by Louise Jensen
Fast forward a decade or two, throw in a career as a nutritional therapist and this is one vegetable I am totally in awe of. Below are 11 of the many reasons why you should be too and one child friendly, super speedy recipe.
1) Nourishing Nutrients
Spinach is one of the most nutritious foods around containing more than twenty tremendous different nutrients. One cup of spinach has nearly 20% of the RDA of dietary fibre. Amazingly this one cup also exceeds your daily requirements of Vitamin K and Vitamin A, virtually all the Manganese and Folate you need and approximately 40% of your Magnesium requirements. Also containing Calcium, Protein, Vitamin C, Vitamin E, Zinc, Selenium and Potassium it’s a vegetable you can’t afford to ignore. Low in calories and hugely versatile it’s great added raw to salads for maximum nutrient intake or lightly cooked in your favourite recipes.
2) Imagine Immunity?
The phenomenal amount of Vitamin A that spinach contains protects and strengthens our immune system. Vitamin A supports cell membranes to help combat nasty invaders and is a key component of lymphocytes (white blood cells) that fight infection.
3) Combat Cancer
Spinach contains more than a dozen individual flavonoid compounds. Flavonoids are phytonutrients with anti-cancer properties, which work together as cancer-fighting antioxidants. These elements neutralise free radicals in the body thus helping to prevent cancer and slow down the cell division in existing cells.
4) Beats Blood Pressure
Amazingly a single portion of spinach will help lower blood pressure within hours due to its high content of magnesium.
5) Brilliant Bones
Vitamin K can prevent excess activation of osteoclasts (the cells that break down bones) as well as promoting the synthesis of osteocalcin, the proteins essential for maintaining the strength and density of our bones.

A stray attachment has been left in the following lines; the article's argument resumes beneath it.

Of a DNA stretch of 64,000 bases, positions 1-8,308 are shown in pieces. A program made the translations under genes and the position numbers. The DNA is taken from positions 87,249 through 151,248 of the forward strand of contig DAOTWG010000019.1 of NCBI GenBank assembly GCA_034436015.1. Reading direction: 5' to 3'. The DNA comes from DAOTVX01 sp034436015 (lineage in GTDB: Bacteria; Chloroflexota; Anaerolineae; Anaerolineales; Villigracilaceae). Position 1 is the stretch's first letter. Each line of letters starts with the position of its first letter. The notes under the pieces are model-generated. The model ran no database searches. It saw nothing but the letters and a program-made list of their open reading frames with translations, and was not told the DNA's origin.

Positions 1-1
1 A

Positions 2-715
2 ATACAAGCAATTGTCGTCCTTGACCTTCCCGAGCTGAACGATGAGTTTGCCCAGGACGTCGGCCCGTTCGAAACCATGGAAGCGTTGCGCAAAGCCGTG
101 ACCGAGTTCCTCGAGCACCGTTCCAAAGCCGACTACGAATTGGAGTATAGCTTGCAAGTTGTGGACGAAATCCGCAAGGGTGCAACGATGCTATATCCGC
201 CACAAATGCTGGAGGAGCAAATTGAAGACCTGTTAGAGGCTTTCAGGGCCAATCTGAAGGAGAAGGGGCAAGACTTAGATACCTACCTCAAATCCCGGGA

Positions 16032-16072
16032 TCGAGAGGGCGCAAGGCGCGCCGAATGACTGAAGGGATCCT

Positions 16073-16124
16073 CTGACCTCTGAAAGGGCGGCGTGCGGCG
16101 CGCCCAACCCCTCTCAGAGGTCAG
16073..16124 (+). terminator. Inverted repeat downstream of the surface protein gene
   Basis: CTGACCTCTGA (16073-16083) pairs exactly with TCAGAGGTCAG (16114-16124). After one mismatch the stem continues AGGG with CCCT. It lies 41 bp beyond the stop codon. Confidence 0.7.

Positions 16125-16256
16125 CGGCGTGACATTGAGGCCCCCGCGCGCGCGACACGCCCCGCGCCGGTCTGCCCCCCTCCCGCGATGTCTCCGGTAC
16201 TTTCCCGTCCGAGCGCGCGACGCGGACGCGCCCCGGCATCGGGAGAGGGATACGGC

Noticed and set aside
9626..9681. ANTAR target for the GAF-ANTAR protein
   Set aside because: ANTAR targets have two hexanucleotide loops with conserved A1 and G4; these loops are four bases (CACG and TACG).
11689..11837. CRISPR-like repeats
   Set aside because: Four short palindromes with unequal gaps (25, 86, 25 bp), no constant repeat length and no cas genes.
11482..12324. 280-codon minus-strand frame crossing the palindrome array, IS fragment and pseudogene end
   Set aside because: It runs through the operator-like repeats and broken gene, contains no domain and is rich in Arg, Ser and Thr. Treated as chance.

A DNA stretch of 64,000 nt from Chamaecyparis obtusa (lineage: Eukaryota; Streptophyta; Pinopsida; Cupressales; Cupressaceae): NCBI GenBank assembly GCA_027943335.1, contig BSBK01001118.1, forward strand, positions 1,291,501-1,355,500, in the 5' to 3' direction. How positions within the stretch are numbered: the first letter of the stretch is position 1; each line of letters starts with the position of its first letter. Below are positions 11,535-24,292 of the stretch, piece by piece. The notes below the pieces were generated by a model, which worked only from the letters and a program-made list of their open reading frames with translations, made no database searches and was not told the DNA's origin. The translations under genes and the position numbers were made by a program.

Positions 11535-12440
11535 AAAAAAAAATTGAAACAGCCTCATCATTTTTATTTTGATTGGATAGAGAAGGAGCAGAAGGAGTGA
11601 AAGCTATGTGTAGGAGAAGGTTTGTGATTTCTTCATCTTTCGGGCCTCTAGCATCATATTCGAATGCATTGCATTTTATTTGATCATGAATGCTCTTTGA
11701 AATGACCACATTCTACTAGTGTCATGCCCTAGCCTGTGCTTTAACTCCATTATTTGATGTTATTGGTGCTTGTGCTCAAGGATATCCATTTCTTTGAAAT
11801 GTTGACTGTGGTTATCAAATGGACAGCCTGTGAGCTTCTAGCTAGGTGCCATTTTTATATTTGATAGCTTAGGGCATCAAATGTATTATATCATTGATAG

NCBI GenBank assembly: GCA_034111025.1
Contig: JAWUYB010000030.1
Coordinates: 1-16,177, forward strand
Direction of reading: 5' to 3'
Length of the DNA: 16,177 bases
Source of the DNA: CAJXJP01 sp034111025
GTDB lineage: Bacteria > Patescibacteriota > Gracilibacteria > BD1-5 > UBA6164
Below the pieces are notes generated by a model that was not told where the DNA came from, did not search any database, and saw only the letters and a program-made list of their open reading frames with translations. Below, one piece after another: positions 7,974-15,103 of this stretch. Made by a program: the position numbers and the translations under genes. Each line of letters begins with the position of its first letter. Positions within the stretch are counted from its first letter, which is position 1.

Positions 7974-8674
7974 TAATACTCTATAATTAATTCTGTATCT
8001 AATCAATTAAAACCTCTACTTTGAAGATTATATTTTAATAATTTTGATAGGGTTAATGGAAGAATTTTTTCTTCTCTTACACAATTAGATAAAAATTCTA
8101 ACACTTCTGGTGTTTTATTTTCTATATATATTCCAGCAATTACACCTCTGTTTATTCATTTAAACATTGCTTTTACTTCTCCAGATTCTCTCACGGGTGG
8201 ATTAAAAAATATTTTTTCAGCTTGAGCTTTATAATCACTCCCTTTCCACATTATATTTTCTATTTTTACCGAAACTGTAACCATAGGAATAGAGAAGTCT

6) Cool Cardio Vascular
The antioxidant properties of spinach work together to prevent the harmful oxidation of cholesterol. Oxidised cholesterol is dangerous to the heart and arteries. Folate converts harmful, stroke-inducing chemicals into harmless compounds.
7) Bright Brains
The large amounts of Vitamin K contained in spinach contributes greatly to a healthy nervous system and brain function. The folic acid in spinach help slow down the effects of ageing on the brain.
8) Super Skin
Vitamin A promotes healthy skin by allowing proper moisture retention in the epidermis thus fighting psoriasis, acne and even wrinkles.
9) Vital Vision
Dark, leafy vegetables contain several important phytochemicals including lutein, which helps prevent age related macular degeneration. Also a powerful source of beta carotene which reduces the risk of developing cataracts.
10) Amazingly Anti-inflammatory
Neoxanthin and violaxanthin play a crucial role in the regulation of inflammation and are present in copious amounts in spinach.
11) Fights Fatigue
Spinach contains iron which carries blood and oxygen throughout the body and can increase energy and reduce fatigue. Spinach also contains lipoic acid which helps antioxidant vitamins C and E regenerate. Due to its role in energy production it is believed that lipoic acid can regulate blood sugar levels preventing energy slumps throughout the day.
Here is one of the recipes I use to get my children to eat spinach. It does contain crème fraiche so due to the high fat content I wouldn’t recommend it too regularly but this recipe is tasty, nutritious and you can have a meal on the table in 10 minutes, what more could any working parent want? Due to the dark green colour it is affectionately called Frog Pasta in our house.
Steam a bunch of spring onions. When cooked add a large bag of spinach, remove from heat when just wilted. Add chicken stock (home-made if you have) and blend. Warm through (don’t overcook), add some crème fraiche, lightly season if you choose to and serve over whole-wheat or spelt pasta. Enjoy.